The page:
“I’m treading water.”
“We could both use a break from the ‘unhealthy pace’.”
“I need space to process feelings, desires, choices and goals.”
And, to add, the operative noun:
For never coming back.
The tenacious ones always get hurt.
Being a barnacle. Hanging on, trying harder, being mindful, vowing to practice good listening skills. Harvesting scraps, from dinner.
Denying how much the one so loved wants to leave.
He’d been talking about “incompatibility” for months. Good listening skills notwithstanding, I’d refused to hear it. Compatibility was a small thing; heck, I’d been “matched” for it at eHarmony.com in 2006, spending three weeks with a bona fide, raving psychotic. You laugh?
I thought that really caring, providing nurture, being helpful around his house, thinking of his needs first whenever I entered a store, trying to find solutions to an endless litany of problems, and being willing to drive the twenty three minutes each way to his place three, four times per week were the ways to show love. Oh, and, the big one: forgiving him all his sins. Past, and present. Repeatedly.
I was mistaken.
In the end, everything I said or did, and how I said and did it, drove him away. He couldn’t stand being around me. He only wanted me there when I wasn’t.
And so, he treated me in kind. I often found my words dismissed – grammatically and syntactically correct texts, each one requiring an intolerable twelve seconds to digest – deleted because there were just too many of them; my overall behavior frequently subjected to declarations tinged with sarcasm and outrage; sweeping generalizations about what was “normal” regularly put up as the barometer against my every act. And yet, to sum it all up, this was “just me”, and who was he to try to “change” me?
By now, with the single exceptions of downhill skiing, skydiving, scuba, performing surgery, and giving birth, everything about life had happened to me. There’d hardly been an experience to which there hadn’t been at least some tangential connection. I’d hiked to the top of Mt. Washington, reeled in a mahimahi off the Honolulu coast, and played on stage with YoYo Ma. Taught competitive marching band (not very competitively, being a poet and aesthete), choir, chorus, hundreds of strings, scores of private students, and coached/produced/directed childrens’ drama ten times in ten years. In 1984, traveled alone to Scotland, England, France, Germany and Switzerland. Written and illustrated three childrens’ books. Bought my own house at age 29, my own cello at 28, and my own Steinway at 57.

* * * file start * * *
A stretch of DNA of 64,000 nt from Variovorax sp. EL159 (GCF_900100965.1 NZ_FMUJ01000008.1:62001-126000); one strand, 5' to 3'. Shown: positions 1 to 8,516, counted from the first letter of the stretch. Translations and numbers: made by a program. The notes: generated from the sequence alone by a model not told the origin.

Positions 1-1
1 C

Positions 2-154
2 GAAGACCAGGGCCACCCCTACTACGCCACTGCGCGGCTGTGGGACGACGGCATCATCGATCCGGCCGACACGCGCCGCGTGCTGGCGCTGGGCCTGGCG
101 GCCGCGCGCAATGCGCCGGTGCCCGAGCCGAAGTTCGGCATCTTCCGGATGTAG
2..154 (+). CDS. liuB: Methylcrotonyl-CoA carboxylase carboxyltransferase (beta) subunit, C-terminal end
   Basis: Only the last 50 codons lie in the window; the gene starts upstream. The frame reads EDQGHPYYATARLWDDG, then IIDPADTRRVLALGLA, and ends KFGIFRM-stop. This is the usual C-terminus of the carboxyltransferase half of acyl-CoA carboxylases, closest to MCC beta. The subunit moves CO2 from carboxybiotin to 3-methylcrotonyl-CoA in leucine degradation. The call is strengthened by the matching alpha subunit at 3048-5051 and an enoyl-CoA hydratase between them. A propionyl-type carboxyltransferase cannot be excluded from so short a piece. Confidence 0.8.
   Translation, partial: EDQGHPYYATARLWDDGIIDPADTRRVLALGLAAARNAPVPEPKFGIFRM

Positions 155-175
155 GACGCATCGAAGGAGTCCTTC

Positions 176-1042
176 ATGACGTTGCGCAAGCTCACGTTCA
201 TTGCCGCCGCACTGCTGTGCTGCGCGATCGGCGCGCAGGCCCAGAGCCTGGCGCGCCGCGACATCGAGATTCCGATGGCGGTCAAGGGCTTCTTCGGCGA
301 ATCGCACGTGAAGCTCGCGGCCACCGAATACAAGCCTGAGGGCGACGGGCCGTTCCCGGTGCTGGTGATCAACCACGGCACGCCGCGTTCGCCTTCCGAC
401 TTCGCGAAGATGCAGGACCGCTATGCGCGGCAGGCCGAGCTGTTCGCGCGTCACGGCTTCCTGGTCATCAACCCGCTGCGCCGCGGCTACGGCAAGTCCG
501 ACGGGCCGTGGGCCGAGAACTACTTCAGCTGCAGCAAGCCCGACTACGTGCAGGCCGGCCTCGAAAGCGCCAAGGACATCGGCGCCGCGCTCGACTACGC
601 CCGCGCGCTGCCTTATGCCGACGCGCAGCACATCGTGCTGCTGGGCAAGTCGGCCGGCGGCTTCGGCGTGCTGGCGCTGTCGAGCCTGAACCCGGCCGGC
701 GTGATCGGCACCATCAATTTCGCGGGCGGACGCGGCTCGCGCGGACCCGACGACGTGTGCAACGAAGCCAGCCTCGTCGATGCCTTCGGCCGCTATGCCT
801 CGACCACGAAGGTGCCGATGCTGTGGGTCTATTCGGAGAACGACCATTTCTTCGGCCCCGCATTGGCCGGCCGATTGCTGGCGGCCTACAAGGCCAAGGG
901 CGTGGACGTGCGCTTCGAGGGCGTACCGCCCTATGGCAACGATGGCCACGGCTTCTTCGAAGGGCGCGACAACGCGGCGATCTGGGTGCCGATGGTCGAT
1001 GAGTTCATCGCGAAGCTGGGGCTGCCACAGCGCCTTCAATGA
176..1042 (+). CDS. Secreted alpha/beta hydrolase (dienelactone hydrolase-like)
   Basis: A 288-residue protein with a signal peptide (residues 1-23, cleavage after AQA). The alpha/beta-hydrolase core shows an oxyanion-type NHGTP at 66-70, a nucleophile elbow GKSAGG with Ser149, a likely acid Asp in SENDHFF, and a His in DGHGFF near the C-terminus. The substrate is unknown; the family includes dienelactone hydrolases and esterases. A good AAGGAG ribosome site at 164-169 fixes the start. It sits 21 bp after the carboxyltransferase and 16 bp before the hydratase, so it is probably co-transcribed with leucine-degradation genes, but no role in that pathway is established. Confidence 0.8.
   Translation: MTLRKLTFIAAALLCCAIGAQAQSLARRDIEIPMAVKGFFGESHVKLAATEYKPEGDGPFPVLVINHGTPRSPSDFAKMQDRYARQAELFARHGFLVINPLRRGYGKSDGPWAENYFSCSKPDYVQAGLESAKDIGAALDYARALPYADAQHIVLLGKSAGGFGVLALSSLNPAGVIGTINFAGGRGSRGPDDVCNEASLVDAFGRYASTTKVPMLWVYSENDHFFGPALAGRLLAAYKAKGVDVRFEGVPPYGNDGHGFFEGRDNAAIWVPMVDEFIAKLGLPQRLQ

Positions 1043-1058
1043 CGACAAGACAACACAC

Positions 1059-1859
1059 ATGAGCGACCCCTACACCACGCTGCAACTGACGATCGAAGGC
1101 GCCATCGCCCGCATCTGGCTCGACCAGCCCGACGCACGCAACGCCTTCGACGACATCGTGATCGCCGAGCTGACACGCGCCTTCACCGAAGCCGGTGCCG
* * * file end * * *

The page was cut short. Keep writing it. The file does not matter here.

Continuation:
But, being dumped as a single woman, at age 61. That smelled more like terror. Who wanted an old woman, for a partner? Surely not an old man. Men were largely unteachable, to begin with, unless groomed by a registered Suzuki instructor by age 4; how could they be expected to adapt to anything, by this time?
I suppose that, just like I myself declared in the musings of a prior piece, beginning again at age 61 might entail going more solo than ever before. That multiply published author, as she traveled the college keynote circuit, never made mention of either a husband or even children. But then, the tiny one, in the bookstore. Carefully laying out all the major novels as her world for the remaining winters of her solitary existence.
So, what did I want? And, what would it be? Serving at the soup kitchen, on Christmas day? My own mother had regularly helped do the very thing, every week in the final few years of her life. She died, anyway, at age seventy six, not a day older than she was at seventeen.
Ask, and ye shall receive. But, isn’t it better to give?
I’m tired of giving. Giving up, that is – most of my entire self, for another (but, keeping the house, dammit. The only thing I hadn’t done was build it, for God’s sake.)
Maybe spreading love around is the secret. I’m a sprinter anyway, after all – good in short, intense spurts. For the long haul? The biggest load since the space shuttle crossing country on a flatbed.
No matter that the shuttle altered life on the planet as we all knew it. The shuttle was never intended to win friends or influence people, or get tucked into bed at night between the dogs and the warm, familiar embodiment of romantic idealism.
Even as a child, I was not well liked. My own mother found me irritating. And, she was quick to say so. I bore every, single trait inherited from her husband which she never knew until after he’d married her.
So, time to go.
Tonight, I’ll be at my house. It’s warm, inside. Been mine, for thirty years. Plenty of space, to fill with perpetually collecting reminders of everyone who’d ever been next to me in the room, now to sit alone and think.
But, just don’t ask me to feel.
For that, I would need a really exquisite, carefully selected, and truly exceptional metaphor.
© 11/26/18 Ruth Ann Scanzillo. All rights those of the world’s most rejectable woman, whose story it is and whose name appears above this line. Thank you for stifling your self satisfied derision.